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2015 MLB Draft: Keith Law's mock suggests Red Sox could select Brady Aiken

Aiken isn't Boston's first choice, but he's on their list so long as he's healthy.

Bob DeChiara-USA TODAY Sports

Just a few weeks from the 2015 MLB draft, we have a decent idea of who it is the Red Sox would like to pick. LSU shortstop Alex Bregman seems to be the primary target, but he won't necessarily make it to the seventh pick in the draft, meaning the Sox also have to be prepared to choose between high school outfielder Daz Cameron -- son of longtime MLB outfielder Mike Cameron -- and Vanderbilt righty Carson Fulmer, whom the Sox drafted back in 2012 out of high school.

According to ESPN's Keith Law and his first mock draft of 2015, though, those are not the only options. While Law projects the Sox to take Cameron at seven, with Bregman going second overall and Fulmer going eighth, he also mentions that, should the medical reports check out, Boston might be tempted to select last year's first-overall pick, Brady Aiken.

Why is a pitcher of such high regard from a year ago still available? Because he's recovering from Tommy John surgery that he underwent this spring.

That makes Aiken sound like a crazy waste of a top pick, but his upside is greater than that of basically anyone the Red Sox could grab at seven -- we discussed as much back in early April, shortly after his procedure. Aiken has front of the rotation potential, and that's difficult to come by: there is one pitcher in the entire Red Sox organization at the moment with that tag attached to them, but it's blocked out by a much larger tag that states he'll be a mid-rotation arm.

To put it another way, the Astros were concerned about the possibility of Tommy John surgery (or, at least, elbow problems) down the line after selecting Aiken number one overall in 2014, but they still offered him a $5 million bonus on the last day picks could sign, just $1.5 million less than they had initially offered prior to his physical. Aiken was and is a risk, but one who could make a real difference for a team as a starter once he develops. Even knowing there was something wrong, the generally risk-averse Astros still wanted in because of that.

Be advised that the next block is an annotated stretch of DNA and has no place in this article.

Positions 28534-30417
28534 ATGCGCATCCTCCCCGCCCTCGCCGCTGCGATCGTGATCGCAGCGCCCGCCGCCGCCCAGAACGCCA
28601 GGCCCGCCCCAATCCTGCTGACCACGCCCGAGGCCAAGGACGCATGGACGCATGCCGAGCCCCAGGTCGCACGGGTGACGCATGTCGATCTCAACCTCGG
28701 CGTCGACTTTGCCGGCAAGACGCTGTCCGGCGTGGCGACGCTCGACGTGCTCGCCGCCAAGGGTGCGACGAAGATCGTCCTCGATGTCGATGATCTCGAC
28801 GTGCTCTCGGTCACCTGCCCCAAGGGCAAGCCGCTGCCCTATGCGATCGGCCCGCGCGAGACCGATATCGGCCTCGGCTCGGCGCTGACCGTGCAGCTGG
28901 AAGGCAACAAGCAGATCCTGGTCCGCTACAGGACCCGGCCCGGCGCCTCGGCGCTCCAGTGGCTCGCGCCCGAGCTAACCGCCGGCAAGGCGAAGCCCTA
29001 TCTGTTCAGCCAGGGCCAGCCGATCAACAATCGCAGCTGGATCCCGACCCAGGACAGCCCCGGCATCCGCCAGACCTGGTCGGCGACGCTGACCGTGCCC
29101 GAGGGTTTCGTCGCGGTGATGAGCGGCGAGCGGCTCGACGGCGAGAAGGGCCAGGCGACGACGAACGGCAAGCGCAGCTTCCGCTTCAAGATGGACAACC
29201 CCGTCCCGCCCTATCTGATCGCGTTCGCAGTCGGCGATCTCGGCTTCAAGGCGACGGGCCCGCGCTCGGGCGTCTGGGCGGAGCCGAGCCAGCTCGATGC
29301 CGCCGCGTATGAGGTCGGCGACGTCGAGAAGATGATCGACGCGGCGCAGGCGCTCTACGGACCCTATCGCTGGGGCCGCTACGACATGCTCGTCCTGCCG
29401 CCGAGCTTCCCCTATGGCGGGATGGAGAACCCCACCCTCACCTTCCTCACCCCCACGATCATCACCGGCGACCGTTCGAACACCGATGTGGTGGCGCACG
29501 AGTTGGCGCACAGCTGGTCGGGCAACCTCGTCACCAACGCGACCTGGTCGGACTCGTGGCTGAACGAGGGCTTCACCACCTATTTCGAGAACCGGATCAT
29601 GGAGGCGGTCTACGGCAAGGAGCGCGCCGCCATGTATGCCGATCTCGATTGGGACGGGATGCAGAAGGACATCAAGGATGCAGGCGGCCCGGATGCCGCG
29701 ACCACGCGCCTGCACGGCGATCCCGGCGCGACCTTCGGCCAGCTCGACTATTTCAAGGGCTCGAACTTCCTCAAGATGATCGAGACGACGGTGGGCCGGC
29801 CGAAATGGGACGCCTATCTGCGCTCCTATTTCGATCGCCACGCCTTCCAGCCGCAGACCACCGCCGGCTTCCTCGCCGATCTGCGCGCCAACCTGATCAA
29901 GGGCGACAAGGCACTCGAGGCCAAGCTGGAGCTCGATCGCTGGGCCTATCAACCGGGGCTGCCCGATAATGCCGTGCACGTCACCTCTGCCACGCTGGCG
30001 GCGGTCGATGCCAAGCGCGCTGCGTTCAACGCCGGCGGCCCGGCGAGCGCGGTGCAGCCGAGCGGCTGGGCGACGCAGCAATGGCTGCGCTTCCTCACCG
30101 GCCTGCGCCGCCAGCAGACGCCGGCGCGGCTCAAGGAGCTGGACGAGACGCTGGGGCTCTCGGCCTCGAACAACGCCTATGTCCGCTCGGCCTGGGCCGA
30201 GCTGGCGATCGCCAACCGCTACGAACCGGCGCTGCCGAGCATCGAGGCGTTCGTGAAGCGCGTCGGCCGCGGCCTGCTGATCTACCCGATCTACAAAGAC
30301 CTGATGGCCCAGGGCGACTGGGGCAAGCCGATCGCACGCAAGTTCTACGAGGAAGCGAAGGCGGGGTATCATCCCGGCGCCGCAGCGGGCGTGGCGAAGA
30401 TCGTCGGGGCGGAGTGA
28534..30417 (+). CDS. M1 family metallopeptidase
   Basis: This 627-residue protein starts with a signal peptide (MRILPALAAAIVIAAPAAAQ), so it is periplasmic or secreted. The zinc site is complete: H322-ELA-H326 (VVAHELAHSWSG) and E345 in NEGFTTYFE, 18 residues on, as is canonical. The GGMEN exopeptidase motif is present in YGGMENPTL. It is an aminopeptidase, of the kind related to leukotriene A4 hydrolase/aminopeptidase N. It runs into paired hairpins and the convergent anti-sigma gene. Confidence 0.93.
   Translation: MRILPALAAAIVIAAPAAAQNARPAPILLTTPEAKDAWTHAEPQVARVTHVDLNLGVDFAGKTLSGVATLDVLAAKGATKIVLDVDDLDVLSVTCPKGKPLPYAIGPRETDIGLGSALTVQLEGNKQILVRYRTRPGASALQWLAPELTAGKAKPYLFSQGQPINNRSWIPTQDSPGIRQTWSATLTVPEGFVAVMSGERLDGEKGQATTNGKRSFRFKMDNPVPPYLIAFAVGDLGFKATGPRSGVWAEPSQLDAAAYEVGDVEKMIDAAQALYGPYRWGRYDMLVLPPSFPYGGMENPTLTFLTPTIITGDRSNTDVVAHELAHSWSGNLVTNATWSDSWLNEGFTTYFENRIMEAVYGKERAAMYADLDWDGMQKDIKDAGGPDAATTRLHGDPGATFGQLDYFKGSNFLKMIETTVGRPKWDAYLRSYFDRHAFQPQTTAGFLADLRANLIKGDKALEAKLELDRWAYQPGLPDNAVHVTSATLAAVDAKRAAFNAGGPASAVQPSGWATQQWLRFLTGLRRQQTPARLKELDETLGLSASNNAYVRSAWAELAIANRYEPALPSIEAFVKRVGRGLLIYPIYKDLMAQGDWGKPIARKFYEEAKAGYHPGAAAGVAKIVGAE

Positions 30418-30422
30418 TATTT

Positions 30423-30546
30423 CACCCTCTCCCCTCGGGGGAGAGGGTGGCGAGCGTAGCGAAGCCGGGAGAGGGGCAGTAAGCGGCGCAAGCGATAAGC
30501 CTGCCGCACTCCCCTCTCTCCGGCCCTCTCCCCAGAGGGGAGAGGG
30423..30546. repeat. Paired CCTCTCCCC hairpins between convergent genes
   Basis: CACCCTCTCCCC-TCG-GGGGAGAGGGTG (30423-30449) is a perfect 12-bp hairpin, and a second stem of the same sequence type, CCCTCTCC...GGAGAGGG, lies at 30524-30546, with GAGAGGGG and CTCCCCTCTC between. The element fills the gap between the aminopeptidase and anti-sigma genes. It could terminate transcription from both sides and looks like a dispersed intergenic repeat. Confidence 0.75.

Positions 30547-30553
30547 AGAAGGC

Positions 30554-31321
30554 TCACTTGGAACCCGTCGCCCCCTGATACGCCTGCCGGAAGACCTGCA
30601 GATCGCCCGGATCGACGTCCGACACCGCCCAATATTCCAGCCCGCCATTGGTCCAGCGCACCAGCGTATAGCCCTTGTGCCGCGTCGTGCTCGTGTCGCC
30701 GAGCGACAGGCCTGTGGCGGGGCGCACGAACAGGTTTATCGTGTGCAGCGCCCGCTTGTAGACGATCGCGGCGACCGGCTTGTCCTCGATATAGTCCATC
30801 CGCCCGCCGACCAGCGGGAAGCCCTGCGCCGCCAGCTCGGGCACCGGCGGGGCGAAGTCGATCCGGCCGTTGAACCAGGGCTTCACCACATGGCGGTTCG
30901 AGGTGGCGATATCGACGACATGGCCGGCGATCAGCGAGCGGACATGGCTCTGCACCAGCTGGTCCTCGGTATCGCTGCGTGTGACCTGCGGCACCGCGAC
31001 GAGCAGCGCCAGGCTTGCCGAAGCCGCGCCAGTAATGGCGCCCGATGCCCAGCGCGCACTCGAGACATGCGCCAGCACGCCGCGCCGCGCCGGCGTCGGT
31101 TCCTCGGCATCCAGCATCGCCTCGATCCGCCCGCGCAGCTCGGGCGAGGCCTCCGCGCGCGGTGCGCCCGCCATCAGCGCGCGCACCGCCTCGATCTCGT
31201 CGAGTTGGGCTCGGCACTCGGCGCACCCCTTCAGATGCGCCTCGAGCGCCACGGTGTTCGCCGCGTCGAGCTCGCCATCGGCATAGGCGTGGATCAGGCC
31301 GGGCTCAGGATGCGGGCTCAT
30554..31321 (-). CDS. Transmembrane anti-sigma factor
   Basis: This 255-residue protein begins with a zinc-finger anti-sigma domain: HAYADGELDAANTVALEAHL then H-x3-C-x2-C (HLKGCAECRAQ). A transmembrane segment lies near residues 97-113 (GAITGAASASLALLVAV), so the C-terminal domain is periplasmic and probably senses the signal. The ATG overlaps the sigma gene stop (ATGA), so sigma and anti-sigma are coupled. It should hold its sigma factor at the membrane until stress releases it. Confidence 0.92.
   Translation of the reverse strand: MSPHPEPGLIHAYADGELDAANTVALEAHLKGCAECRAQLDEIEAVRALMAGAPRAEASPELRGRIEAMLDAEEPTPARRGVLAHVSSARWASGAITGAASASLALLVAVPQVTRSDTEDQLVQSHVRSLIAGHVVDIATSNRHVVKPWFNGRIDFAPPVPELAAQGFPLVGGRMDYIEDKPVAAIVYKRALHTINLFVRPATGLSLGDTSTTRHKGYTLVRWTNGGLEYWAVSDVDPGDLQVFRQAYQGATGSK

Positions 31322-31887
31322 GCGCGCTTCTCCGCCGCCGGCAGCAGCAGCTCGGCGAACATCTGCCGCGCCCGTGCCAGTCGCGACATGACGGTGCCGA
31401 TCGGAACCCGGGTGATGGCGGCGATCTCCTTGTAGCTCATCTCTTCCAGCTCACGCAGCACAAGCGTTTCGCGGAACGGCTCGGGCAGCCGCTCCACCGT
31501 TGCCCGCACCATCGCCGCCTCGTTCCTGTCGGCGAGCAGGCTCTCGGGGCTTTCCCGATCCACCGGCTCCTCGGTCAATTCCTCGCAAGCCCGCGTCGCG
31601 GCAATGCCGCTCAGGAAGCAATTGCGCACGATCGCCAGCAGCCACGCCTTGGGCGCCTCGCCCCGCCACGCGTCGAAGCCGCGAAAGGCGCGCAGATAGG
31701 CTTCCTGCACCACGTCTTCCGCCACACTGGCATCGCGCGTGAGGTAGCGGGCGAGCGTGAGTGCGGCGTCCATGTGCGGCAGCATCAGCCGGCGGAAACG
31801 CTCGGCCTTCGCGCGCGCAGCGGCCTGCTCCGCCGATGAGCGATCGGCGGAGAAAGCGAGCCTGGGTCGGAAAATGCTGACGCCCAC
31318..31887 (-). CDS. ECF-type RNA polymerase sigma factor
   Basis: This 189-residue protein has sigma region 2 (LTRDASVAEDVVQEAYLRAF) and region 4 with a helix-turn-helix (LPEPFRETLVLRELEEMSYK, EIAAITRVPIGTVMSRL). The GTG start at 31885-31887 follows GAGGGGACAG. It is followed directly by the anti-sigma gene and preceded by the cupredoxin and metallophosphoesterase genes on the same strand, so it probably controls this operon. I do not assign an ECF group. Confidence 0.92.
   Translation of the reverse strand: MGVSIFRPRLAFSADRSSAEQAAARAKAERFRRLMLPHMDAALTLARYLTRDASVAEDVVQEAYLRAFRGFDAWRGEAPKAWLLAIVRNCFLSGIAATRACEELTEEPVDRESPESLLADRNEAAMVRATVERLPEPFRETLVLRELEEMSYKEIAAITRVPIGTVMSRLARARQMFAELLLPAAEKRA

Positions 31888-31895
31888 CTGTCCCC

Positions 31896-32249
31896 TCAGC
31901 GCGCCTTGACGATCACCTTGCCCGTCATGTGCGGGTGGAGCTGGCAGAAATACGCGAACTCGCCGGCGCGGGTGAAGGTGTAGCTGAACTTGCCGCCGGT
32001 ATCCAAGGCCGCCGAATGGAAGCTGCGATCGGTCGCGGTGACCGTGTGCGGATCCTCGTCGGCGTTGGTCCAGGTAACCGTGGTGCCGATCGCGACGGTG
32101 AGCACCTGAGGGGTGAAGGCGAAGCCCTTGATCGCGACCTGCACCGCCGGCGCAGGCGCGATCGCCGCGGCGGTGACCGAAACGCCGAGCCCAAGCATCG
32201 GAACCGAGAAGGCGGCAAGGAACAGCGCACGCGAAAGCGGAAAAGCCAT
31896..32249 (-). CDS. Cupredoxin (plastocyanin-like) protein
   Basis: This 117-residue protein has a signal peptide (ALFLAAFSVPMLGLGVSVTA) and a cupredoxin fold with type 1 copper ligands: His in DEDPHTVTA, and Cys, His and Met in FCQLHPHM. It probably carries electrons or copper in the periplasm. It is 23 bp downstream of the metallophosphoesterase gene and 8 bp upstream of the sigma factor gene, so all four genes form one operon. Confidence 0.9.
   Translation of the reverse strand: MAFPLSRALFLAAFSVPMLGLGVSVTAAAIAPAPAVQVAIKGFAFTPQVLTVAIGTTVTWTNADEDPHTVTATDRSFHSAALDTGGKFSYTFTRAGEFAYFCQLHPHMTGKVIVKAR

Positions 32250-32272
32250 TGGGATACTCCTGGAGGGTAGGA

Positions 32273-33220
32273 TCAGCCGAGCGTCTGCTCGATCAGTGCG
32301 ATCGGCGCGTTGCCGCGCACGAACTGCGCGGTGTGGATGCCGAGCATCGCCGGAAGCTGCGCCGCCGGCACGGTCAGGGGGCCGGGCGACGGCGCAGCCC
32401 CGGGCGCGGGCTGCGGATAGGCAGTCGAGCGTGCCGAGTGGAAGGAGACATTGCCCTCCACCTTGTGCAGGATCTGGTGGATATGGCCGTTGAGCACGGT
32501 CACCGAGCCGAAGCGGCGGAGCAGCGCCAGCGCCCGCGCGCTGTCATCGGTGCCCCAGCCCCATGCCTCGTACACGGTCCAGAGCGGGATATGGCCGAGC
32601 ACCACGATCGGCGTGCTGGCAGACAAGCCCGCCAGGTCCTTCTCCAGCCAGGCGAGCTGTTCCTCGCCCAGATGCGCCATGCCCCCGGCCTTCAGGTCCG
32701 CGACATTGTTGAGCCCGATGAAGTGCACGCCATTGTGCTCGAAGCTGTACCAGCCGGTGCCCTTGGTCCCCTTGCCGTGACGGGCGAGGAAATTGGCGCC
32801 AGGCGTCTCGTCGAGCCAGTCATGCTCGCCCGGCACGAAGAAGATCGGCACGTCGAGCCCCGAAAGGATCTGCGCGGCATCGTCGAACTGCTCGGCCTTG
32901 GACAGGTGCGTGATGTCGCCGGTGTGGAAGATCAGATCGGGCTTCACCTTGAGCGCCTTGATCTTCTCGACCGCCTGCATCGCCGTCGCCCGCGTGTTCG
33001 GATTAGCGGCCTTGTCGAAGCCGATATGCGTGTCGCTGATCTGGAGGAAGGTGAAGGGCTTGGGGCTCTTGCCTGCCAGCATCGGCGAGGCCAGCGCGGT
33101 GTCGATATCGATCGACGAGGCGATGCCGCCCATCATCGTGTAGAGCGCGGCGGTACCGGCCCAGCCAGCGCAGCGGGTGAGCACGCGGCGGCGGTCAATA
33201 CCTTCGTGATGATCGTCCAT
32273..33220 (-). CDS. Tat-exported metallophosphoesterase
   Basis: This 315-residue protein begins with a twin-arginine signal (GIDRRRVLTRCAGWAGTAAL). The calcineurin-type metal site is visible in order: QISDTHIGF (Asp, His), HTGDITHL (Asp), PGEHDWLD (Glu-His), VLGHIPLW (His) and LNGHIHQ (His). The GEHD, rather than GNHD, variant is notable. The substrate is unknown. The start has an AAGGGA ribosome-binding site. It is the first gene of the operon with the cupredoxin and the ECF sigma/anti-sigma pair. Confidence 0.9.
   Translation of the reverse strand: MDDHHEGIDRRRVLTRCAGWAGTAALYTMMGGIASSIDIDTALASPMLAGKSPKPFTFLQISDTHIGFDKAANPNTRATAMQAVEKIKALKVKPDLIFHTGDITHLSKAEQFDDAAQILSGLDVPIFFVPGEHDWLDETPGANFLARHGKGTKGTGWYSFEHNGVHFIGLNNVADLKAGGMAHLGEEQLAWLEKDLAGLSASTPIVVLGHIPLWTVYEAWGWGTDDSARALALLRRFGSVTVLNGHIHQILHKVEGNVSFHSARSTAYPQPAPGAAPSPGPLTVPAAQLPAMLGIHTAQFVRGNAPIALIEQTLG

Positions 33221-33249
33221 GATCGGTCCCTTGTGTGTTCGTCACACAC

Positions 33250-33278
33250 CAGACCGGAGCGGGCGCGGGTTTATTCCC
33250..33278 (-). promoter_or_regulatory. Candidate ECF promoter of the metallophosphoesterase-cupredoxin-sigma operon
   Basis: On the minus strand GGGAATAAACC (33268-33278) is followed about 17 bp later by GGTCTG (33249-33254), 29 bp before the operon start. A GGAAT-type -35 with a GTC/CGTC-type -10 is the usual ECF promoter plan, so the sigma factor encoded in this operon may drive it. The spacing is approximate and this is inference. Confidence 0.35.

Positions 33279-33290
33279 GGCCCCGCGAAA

The problem, of course, is that Aiken's medicals might not check out: some in the industry are concerned that his smaller than usual ulnar collateral ligament will cause Aiken to never truly be as healthy or successful as he would be otherwise -- think of the players who have multiple Tommy Johns and never see their careers truly take off because the procedure just doesn't take with their specific ligaments -- while other teams don't seem to believe it will be an issue post-TJ. It's unclear which side of that divide the Red Sox are on, but we at least know more than we did previously, which is that they are considering making Aiken their first pick in the draft depending on how his elbow is looking.

The other issue is that Aiken might not sign: he might wait until the next time he is draft eligible and healthy, in the hopes of making 1:1 money again instead of seventh-pick money. That would be a different kind of risk, but more for Aiken and his betting on his health than for the Sox: if Aiken refused to sign, the Sox would have some accounting work to do thanks to the loss of $3,590,400 slotted for the seventh pick, but they would get a compensation pick eighth overall in the 2016 draft. And that draft might be a better one, if for no other reason than it hasn't been ravaged by injuries and ineffectiveness yet like the 2015 iteration has.

It might never happen, but at least it seems that if the Sox are passing on Aiken, it's because they fear what they are seeing in his medical reports. They're doing their due diligence, and are intrigued by the prospect of a pitcher as good as Aiken in their system, even if they have to wait a year for him to get on the mound. Whether they end up with him or not is another story, but this is positive news nonetheless.